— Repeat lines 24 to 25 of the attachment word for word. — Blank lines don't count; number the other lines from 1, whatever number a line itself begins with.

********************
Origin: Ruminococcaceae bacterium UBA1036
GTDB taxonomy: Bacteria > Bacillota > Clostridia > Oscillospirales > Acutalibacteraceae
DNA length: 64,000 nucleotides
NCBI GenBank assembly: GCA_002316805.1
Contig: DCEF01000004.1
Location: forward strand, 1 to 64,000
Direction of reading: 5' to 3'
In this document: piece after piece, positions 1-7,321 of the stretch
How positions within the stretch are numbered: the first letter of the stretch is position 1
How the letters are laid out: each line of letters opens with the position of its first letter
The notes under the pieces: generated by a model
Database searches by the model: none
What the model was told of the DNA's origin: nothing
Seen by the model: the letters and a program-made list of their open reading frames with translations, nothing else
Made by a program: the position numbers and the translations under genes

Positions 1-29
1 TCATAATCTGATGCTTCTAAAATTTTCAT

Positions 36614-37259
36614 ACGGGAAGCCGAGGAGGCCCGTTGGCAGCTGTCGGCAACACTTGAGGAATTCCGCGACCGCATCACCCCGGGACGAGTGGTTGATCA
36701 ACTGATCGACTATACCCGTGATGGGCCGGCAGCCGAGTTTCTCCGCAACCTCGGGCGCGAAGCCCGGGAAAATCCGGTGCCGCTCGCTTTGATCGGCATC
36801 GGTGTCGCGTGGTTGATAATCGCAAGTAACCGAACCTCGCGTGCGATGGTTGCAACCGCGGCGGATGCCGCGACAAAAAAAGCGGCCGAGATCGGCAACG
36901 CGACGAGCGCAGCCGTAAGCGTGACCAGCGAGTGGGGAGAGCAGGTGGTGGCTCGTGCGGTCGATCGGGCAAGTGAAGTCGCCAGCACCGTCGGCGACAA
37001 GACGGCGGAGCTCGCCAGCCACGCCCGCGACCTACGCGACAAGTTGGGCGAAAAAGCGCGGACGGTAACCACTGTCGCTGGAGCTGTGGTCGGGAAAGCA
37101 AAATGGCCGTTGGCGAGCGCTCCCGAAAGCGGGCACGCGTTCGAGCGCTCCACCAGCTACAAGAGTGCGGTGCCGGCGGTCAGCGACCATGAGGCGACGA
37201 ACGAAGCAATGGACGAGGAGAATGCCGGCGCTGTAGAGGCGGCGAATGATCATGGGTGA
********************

37101 AAATGGCCGTTGGCGAGCGCTCCCGAAAGCGGGCACGCGTTCGAGCGCTCCACCAGCTACAAGAGTGCGGTGCCGGCGGTCAGCGACCATGAGGCGACGA
37201 ACGAAGCAATGGACGAGGAGAATGCCGGCGCTGTAGAGGCGGCGAATGATCATGGGTGA